Further only 1,2,or 3 decoys have been used in tests — not the hundreds that could confuse the interceptors.

    The MDA is perpetrating a fraud on the tax paying public.

    Please give us our tax dollars back.

    • Andrew Tubbiolo (History)

      Amy, what was the nature of the failure? Did the munition hit a decoy? How many decoys can you expect in a typical attack? I’m well read enough on the subject to be aware of empty mylar balloons and the concept of enshrouding a real warhead in a mylar balloon. I’m even well read enough to be aware of outgassing and thermal means of discerning real from fake. If the failure was of the nature that a decoy was hit instead of the real warhead, and more important that a decoy was targeted and hit, that still might have value in a crisis providing you have enough interceptors to engage every target that can dynamically present a real threat to a city. I would imagine that a decoy cloud would present some sort of ballistic cross range error. During a crisis one could make the call to only intercept the incoming to urban areas and make the choice to deal with the fallout from an impact on the outer fringes of town. Providing of course the North Koreans and Iranians don’t have maneuvering warheads. Now if you had a terminal defense you’d reduce the decoys to full mass decoys, and there’s no way the flux of targets would overwhelm a interceptor force of even a few missiles.

      I understand your arguments about the value of the NMD during peace time I think there’s a lot of merit to those arguments, but I think the abolitionist’s side of the argument would have far more weight if you could articulate the technical ramifications of what would happen during a crisis and how it would aid in a better outcome of a crisis without a defense than with one.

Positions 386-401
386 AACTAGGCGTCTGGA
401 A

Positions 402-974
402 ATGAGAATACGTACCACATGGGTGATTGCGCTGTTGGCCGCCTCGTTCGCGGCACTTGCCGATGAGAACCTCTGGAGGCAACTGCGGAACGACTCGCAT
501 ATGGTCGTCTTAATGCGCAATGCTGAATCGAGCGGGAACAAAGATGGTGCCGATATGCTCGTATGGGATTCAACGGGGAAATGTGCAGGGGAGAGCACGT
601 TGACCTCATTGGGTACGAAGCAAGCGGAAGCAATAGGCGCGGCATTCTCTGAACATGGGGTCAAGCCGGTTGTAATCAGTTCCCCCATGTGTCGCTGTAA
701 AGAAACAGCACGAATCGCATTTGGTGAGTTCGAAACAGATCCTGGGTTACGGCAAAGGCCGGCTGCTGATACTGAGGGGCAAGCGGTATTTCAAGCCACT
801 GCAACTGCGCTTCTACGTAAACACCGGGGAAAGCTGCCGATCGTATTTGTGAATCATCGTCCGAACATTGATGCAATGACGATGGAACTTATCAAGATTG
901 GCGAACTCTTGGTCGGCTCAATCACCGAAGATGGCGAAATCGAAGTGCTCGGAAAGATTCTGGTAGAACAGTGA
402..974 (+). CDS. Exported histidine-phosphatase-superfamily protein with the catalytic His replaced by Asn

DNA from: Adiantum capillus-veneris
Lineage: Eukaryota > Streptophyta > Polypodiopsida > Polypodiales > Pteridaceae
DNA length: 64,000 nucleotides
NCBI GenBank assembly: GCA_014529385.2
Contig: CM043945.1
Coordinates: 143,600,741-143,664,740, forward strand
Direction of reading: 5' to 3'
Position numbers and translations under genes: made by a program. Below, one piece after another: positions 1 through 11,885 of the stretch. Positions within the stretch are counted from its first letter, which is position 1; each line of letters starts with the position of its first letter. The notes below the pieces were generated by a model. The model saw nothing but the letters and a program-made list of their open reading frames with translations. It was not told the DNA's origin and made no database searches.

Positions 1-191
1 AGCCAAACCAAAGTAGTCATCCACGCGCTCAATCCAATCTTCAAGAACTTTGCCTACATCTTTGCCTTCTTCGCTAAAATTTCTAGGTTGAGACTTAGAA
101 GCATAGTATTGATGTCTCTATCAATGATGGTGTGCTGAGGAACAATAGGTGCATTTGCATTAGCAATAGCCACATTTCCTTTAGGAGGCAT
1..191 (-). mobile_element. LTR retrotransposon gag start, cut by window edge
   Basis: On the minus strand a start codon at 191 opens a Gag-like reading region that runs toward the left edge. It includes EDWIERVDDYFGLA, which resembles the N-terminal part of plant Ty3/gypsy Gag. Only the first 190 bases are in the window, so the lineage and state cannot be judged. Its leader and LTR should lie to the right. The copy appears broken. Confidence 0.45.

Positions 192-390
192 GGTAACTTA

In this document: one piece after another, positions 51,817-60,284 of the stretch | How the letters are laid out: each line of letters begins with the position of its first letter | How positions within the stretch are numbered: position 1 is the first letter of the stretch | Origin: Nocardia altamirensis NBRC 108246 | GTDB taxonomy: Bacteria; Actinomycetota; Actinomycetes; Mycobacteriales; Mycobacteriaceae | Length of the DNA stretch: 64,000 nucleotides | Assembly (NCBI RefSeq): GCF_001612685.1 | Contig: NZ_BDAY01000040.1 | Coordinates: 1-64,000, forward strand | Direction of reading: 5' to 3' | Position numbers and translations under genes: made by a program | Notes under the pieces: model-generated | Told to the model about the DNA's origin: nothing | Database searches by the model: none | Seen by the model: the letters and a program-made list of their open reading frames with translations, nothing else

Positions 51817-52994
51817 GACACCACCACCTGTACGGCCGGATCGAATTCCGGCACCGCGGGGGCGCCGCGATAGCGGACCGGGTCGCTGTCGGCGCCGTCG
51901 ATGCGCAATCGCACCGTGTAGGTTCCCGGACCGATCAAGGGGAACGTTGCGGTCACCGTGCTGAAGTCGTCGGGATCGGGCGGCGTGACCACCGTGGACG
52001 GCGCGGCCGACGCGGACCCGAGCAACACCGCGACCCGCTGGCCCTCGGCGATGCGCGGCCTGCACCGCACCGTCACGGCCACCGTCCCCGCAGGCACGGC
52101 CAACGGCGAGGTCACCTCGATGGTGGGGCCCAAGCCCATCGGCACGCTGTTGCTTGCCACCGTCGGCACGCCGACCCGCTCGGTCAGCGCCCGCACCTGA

19. Onion (History)

    Some fresh voices on this debate —


    “I’ve got a missile-defense idea: We genetically engineer a race of bird-men to fly up and defuse the missiles with their beaks. That’d be cheaper and just as effective.”

    “Speaking of which, don’t use the can for a while. I just violated one hell of a B.M. Treaty myself.”

    “As Kenny Rogers says, you gotta know when to hold ’em, know when to fold ’em; know when to walk away, know when to use humanity as a bargaining chip in a game of nuclear brinksmanship.”


    “Wait, the U.S. actually has a working missile defense system? Oh, I keep forgetting we now live in that alternate universe with that black president.”


    “Defense shields never work. I installed an alarm system for my home and an Iranian missile still broke in and stole my VCR.”


    Report: Nuclear Arsenal Will Go Bad Unless Used By 2000

    WASHINGTON, DC—A Defense Department report released Monday stated that the U.S. has barely a year and a half before its enormous stockpile of nuclear missiles goes bad. “Most of these weapons were manufactured in the mid-’70s with an expiration date of January 2000,” the report read. Reacting quickly to the findings, Pentagon officials are hard at work fomenting overseas discord in hopes of preventing government waste.

  20. Coyote (History)

    Mark, you have no idea how penetration aids (pen-aids), countermeasures (CMs), or counter-countermeasures (CCMs) are developed or tested. You don’t even know the state-of-the art associated with these systems. It is not your fault. Great effort is taken to make sure that no one not officially involved with such programs has such information. Such security measures prevent the next round of tit-for-tat developments among adversaries. Really, it is just that simple. If you think about it, you really don’t want lax security on these matters.